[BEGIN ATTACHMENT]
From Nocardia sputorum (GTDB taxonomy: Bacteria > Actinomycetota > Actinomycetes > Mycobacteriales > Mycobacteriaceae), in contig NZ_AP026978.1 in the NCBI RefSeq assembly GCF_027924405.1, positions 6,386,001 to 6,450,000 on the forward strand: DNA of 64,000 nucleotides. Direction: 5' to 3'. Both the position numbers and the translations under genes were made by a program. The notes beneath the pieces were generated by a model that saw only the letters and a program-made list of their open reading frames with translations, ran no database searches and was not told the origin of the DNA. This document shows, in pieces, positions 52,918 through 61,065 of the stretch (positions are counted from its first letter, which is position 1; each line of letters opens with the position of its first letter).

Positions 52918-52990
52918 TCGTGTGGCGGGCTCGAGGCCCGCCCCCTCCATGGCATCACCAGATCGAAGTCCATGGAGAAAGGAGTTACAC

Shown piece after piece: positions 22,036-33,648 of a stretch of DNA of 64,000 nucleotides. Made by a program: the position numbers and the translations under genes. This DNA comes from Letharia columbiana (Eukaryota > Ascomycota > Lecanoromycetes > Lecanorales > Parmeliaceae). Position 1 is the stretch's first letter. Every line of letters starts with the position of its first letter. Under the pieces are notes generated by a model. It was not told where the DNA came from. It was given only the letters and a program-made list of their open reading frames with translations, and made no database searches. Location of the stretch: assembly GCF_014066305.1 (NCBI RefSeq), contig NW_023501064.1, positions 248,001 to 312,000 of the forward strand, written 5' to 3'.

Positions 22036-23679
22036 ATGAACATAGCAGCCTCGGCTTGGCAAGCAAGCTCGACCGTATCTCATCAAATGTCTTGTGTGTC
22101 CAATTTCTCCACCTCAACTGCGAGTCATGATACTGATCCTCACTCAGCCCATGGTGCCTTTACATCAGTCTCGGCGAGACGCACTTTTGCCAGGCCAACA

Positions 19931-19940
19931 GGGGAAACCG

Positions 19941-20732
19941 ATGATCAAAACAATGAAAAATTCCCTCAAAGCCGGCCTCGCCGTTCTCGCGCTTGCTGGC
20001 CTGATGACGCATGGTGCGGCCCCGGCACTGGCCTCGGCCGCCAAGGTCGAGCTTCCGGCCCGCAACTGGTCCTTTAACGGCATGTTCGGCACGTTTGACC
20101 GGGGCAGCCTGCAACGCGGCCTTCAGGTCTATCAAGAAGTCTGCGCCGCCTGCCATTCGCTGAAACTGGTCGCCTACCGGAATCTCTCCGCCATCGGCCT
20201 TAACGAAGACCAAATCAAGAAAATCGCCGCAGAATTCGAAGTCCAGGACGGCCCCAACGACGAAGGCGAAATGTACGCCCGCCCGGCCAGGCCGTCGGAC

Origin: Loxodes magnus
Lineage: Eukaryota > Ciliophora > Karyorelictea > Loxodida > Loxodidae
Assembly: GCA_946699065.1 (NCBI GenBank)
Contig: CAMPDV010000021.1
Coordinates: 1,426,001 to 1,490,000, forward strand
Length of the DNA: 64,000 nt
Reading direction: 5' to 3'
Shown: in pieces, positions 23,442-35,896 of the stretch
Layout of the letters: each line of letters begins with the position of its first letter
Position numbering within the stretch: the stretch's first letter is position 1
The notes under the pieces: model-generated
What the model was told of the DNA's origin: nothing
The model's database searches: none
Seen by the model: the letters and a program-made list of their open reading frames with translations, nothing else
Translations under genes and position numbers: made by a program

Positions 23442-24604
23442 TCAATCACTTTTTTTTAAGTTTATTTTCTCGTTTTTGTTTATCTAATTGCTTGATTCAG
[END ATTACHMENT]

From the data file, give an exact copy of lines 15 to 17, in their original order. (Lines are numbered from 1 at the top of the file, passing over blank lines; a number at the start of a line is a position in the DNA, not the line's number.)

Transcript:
Origin: Loxodes magnus
Lineage: Eukaryota > Ciliophora > Karyorelictea > Loxodida > Loxodidae
Assembly: GCA_946699065.1 (NCBI GenBank)